Isolate your dog — By isolating and narrowing the spread of the disease, you can help protect other pets.

Disinfect — If you have a multi-pet household, after you isolate your dog, disinfect any communal areas your dog has been in to help prevent the spread.

Go to the vet — While it’s not typically serious, their symptoms may involve other illnesses. If your dog is at higher risk, such as a senior dog, puppy, or a pup with other underlying health issues, it’s important to go for a check-up.

Depending on the severity of the condition, vets typically won’t prescribe anything for the infected dog and will let the dog’s immune system fight off the illness, giving you advice to help them do that naturally (like a steamy shower to clear congestion).

They might also choose to do a chest x-ray to check for pneumonia and inflammation in the lungs or, in some cases, collect a swab from the nose or throat to determine the specific pathogen involved.

If they do prescribe something, it will be an antibiotic like doxycycline, or a cough suppressant if the cough hasn’t cleared up after several days. In severe cases, nebulizers and vaporizers can be prescribed to stave off a secondary infection.

Kennel cough prevention

Follow these steps to avoid infection:

Avoid communal areas — The best way to prevent kennel cough is to stay away from infected pups and avoid areas where it tends to be. This can include dog parks, groomers, boarding, or daycare.

Use air purifiers — Purifying the air indoors not only removes dust and smoke, but it also removes any organisms that have been carried in on clothing, toys, or fur.

DestressStress can be tough on the immune system, so helping them stay healthy with some TLC and strengthening the bond with your dog can help. You can also reduce their anxiety too.

Vaccines — Last but certainly not least, consider getting your dog vaccinated. The best protection you can give them is to give their immune system extra help fighting off common illnesses that can endanger your pup. It can also lower the severity of infection and the risk of pneumonia.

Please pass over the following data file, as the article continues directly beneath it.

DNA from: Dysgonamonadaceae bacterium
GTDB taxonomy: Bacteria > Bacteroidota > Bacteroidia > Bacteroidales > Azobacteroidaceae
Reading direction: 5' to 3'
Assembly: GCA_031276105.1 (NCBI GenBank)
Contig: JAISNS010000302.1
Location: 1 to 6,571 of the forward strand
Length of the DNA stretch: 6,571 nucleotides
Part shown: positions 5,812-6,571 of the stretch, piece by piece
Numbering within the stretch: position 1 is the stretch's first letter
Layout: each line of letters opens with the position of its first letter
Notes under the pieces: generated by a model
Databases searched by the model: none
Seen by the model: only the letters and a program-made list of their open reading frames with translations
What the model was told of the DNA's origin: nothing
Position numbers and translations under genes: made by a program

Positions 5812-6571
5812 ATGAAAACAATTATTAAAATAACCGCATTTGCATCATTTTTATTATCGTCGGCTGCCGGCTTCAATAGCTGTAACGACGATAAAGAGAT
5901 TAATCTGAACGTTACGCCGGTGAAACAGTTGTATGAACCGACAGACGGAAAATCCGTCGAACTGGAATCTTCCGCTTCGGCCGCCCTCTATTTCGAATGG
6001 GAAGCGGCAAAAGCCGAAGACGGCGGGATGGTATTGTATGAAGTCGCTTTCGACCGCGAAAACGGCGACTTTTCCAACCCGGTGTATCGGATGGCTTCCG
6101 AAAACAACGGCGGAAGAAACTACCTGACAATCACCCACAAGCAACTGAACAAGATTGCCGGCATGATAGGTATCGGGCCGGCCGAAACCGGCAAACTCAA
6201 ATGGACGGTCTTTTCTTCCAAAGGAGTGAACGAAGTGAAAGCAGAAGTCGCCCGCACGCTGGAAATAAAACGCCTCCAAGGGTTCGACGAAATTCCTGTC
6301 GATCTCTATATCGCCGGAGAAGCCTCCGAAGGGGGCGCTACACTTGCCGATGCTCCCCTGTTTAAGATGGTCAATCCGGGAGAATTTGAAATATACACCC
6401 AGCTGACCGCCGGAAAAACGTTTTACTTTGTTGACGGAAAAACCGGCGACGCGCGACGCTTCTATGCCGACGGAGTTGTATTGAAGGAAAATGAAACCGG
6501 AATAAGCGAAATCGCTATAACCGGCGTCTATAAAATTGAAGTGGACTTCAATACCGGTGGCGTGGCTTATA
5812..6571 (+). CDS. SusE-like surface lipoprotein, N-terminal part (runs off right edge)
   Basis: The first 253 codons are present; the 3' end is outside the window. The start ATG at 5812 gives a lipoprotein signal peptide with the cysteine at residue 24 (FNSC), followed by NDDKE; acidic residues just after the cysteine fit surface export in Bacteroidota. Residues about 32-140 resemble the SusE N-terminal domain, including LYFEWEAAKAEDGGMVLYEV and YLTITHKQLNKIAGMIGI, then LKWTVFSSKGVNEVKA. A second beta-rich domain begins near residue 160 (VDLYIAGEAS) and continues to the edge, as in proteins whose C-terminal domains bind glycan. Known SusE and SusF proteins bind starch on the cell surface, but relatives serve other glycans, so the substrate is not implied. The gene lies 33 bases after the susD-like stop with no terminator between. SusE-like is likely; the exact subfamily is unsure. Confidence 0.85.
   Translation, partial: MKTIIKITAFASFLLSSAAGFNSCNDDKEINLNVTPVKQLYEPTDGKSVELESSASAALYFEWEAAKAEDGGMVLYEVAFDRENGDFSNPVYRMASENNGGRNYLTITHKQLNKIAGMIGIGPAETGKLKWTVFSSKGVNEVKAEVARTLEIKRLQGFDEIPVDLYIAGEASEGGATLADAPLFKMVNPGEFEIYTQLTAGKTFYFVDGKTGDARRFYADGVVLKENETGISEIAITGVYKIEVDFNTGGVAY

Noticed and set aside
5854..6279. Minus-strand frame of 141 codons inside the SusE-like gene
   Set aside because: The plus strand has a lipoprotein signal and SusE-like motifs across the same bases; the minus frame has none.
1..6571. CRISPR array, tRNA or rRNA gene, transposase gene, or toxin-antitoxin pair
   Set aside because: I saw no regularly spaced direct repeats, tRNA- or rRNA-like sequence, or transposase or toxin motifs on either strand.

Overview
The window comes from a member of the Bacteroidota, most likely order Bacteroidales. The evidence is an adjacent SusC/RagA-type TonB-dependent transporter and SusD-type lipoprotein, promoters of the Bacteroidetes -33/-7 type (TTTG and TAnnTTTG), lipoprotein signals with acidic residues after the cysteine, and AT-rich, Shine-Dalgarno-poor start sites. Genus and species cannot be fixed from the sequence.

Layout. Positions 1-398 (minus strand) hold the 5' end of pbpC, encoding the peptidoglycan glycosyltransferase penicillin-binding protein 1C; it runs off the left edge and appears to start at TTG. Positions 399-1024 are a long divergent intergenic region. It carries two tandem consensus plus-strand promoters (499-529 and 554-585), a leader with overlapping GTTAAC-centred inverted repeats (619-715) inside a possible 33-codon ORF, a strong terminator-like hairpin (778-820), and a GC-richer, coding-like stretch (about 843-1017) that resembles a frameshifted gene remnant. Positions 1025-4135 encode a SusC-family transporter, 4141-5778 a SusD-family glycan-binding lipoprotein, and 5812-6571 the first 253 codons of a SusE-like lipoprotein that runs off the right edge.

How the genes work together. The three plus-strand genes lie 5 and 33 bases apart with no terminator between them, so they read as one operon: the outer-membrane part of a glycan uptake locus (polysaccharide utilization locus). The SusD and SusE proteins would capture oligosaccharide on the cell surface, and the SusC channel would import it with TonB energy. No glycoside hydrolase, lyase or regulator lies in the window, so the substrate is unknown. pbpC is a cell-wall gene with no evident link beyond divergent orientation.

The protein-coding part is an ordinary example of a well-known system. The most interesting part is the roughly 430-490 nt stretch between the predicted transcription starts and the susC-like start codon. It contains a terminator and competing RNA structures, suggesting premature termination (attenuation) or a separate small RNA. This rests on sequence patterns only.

Kennel cough can be a scary diagnosis for any pet parent. Luckily, there are steps that you can take to minimize risk and lower your pet’s exposure. Knowing the signs of kennel cough can boost your pet’s quality of life, connecting them with the care they need sooner. Vaccines, stress relief routines, and avoiding communal areas are some of the top strategies you can use to avoid infection.

Frequently asked questions

Can dogs get kennel cough from humans?

In rare cases, Bordetella bronchiseptica has infected people. There is a higher risk of this occurring if the person is immunocompromised.

How can I tell if my dog has kennel cough?

If your dog has a hacking cough (like you’d expect from cigarette smoke inhalation), lethargy, and cold symptoms (like runny nose and sneezing), they could have kennel cough.

If you’re in doubt, it’s a good idea to get veterinary support as soon as possible to avoid complications and “catch” it early. It affects your dog’s respiratory tract and, left untreated, can lead to pneumonia and other severe symptoms.

Can kennel cough go away by itself?

If it’s not made complex with secondary infections or issues (like pneumonia), kennel cough can go away on its own. However, it’s best to get your veterinarian involved so they can make a formal assessment, diagnosis, and treatment plan for your pet.

What is the fastest way to cure kennel cough?

Many experts recommend rest and fluids as first-line treatment for your pet. In certain cases, your veterinarian might recommend medications (like antibiotics or cough suppressants) to address your dog’s symptoms and hasten the healing process.

Can a dog get kennel cough when vaccinated?

Different bacteria and viruses can cause kennel cough, so vaccinating against a single organism can only help prevent one way your dog can get kennel cough. However, vaccines, particularly ones that vaccinate against multiple pathogens, can help reduce the chances of your dog contracting it.